Even with new Greek PM in of­fice, hopes of bet­ter ties with Turkey re­main bleak

Global Times US Edition - - ASIANREVIE­W - The ar­ti­cle is from the Xin­hua News Agency. opin­[email protected]­al­times.com.cn

As Turkey hopes for a new era of ties with Greece un­der new Greek Prime Min­is­ter Kyr­i­akos Mit­so­takis, ex­perts have gloomy pre­dic­tions of progress on is­sues such as the Aegean Sea and the more im­me­di­ate hy­dro­car­bon drillings off Cyprus.

“I called Mit­so­takis and con­grat­u­lated him. My wish is to open this new chap­ter with Greece in peace and in sol­i­dar­ity. Our de­sire is not to ex­pe­ri­ence any sort of dif­fi­culty in the Mediter­ranean or the Aegean in the up­com­ing pe­riod,” Turk­ish Pres­i­dent Re­cep Tayyip Er­do­gan told re­porters on Mon­day.

“Re­solv­ing dis­putes with Greece is very dif­fi­cult for Turkey. Who­ever comes to power in Athens, one should not ex­pect any change in Greece’s stance to­ward Turkey or un­re­solved prob­lems be­tween them,” said Hasim Turker, a se­nior re­searcher at the Ankara-based think tank Bospho­rus Cen­ter for Asian Stud­ies.

Turker pre­dicted more fric­tions be­tween the two coun­tries in the com­ing pe­riod, espe­cially over hy­dro­car­bon drillings in the Eastern Mediter­ranean.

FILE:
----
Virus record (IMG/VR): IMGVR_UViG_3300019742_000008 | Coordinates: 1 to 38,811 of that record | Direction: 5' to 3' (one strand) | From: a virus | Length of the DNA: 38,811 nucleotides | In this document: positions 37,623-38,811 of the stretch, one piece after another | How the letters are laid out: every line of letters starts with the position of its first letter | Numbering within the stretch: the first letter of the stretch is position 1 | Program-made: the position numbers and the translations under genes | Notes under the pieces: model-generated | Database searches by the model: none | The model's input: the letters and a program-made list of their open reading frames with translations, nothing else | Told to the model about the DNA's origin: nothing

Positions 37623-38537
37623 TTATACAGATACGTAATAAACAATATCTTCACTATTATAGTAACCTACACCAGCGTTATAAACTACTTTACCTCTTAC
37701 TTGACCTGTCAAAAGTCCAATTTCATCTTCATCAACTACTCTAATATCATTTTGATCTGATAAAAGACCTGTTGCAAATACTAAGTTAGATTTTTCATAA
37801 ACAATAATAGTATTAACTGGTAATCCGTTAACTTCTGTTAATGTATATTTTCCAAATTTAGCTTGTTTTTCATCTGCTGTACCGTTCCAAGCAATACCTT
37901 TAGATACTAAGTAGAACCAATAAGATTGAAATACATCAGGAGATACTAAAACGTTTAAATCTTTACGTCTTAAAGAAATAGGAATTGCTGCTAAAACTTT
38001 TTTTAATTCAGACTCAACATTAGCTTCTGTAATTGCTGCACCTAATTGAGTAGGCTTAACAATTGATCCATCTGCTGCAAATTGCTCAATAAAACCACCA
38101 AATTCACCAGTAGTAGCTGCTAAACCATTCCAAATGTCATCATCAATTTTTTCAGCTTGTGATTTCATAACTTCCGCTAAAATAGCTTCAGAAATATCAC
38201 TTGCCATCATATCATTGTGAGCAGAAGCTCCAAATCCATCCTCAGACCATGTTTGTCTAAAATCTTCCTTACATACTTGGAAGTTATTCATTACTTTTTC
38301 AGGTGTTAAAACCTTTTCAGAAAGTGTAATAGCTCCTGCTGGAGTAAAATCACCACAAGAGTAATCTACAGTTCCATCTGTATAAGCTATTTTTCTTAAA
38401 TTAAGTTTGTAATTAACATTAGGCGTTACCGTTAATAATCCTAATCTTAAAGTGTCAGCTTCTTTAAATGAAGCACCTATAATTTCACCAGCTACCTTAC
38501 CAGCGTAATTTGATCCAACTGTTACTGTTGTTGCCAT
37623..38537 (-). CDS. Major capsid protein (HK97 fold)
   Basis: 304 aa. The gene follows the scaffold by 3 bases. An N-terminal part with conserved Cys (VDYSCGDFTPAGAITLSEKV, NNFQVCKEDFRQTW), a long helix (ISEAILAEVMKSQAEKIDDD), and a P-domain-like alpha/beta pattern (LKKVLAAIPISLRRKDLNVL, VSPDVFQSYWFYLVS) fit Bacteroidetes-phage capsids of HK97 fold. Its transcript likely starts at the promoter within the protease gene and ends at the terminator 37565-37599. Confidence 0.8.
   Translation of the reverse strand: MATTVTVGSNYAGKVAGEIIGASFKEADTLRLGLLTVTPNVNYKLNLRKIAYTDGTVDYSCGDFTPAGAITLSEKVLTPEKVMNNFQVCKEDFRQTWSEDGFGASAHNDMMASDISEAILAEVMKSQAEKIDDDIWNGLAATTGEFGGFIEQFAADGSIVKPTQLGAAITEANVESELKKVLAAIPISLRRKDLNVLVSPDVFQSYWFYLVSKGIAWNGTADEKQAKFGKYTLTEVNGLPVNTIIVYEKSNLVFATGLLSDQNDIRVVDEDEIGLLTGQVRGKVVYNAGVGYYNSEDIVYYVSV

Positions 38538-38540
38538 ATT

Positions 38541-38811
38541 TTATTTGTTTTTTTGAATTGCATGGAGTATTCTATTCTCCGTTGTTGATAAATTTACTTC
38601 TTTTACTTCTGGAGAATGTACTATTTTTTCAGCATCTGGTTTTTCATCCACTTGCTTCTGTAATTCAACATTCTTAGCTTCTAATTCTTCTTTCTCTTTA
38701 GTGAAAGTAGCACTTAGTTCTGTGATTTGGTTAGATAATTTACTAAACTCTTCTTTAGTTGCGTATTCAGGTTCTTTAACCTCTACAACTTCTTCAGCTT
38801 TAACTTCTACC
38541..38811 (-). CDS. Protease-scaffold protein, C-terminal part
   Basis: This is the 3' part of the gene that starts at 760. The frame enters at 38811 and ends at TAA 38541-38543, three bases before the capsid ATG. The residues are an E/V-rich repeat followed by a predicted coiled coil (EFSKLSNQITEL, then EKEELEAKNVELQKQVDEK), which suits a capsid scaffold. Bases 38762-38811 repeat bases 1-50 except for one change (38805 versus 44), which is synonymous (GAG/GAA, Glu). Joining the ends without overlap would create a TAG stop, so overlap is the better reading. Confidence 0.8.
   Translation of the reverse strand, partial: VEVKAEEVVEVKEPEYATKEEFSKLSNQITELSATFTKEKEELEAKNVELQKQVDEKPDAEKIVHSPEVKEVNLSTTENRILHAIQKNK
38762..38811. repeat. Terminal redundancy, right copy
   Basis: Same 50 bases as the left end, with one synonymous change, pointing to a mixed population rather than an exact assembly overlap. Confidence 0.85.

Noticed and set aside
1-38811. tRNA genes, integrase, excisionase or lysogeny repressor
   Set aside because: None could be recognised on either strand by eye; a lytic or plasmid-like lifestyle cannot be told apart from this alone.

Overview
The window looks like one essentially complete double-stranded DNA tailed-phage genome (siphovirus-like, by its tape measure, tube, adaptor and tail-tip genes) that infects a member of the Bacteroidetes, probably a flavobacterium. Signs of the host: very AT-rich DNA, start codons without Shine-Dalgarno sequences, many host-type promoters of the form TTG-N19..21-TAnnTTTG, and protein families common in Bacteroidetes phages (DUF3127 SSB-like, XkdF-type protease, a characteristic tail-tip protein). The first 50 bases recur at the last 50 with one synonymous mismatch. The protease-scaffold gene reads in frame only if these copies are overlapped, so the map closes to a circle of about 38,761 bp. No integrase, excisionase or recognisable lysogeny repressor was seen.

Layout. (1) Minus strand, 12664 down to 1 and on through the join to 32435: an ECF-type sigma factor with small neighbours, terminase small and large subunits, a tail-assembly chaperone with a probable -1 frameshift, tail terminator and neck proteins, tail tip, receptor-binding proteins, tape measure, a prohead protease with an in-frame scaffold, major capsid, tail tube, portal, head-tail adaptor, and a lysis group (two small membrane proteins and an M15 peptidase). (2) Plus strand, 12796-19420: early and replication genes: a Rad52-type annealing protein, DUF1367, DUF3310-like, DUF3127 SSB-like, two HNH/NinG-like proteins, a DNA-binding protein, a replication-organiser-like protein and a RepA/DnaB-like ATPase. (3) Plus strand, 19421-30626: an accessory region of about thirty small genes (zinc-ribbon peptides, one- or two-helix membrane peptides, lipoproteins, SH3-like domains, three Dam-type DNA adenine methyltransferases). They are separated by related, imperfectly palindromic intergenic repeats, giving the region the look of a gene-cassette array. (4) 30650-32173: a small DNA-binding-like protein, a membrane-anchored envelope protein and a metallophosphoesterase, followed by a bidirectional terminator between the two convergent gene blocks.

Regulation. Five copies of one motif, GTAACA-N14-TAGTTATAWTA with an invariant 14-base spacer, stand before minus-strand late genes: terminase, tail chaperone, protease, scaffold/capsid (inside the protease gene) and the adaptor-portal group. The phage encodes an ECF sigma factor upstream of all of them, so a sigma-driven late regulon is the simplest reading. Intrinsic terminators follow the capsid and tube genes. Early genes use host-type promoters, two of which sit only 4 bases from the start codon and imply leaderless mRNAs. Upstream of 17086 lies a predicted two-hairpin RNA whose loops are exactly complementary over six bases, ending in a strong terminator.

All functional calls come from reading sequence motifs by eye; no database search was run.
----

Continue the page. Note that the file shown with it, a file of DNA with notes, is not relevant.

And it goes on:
“Turkey has vi­tal in­ter­ests in the Aegean and Eastern Mediter­ranean and will never let its in­ter­est baf­fled by any other coun­try. In this con­text, we can­not com­pletely rule out the pos­si­bil­ity of a hot con­flict, al­though it is un­likely to happen,” said the for­mer navy of­fi­cer who led sev­eral mis­sions off Cyprus.

Turkey and Greece have ex­pe­ri­enced se­ri­ous ten­sions in the past over dis­puted zones in the shared Aegean Sea. They came to the brink of an armed con­flict in 1996 be­cause of sovereignt­y claims by both sides on islets in the Aegean.

An­other source of im­me­di­ate con­flict is drilling for hy­dro­car­bon re­serves off Cyprus.

Turkey and the self-pro­claimed Turk­ish Repub­lic of North­ern Cyprus, an en­tity rec­og­nized solely by Turkey, have long con­demned the Greek gov­ern­ment for con­duct­ing ac­tiv­i­ties in the dis­puted wa­ters of the Eastern Mediter­ranean, claim­ing that Greece vi­o­lated the rights of Turkey and the un­der­wa­ter re­serves be­long to both com­mu­ni­ties.

Turkey and Cyprus have both claimed ju­ris­dic­tion over ar­eas around Cyprus, a re­gion rich in nat­u­ral gas.

Turkey has also sent two ships to the Eastern Mediter­ranean for hy­dro­car­bon drilling, fac­ing the ire of the Euro­pean Union.

The Cyprus is­land has been di­vided since 1974 when Turkey in­ter­vened mil­i­tar­ily fol­low­ing a coup by Athens-backed Greek Cypri­ots.

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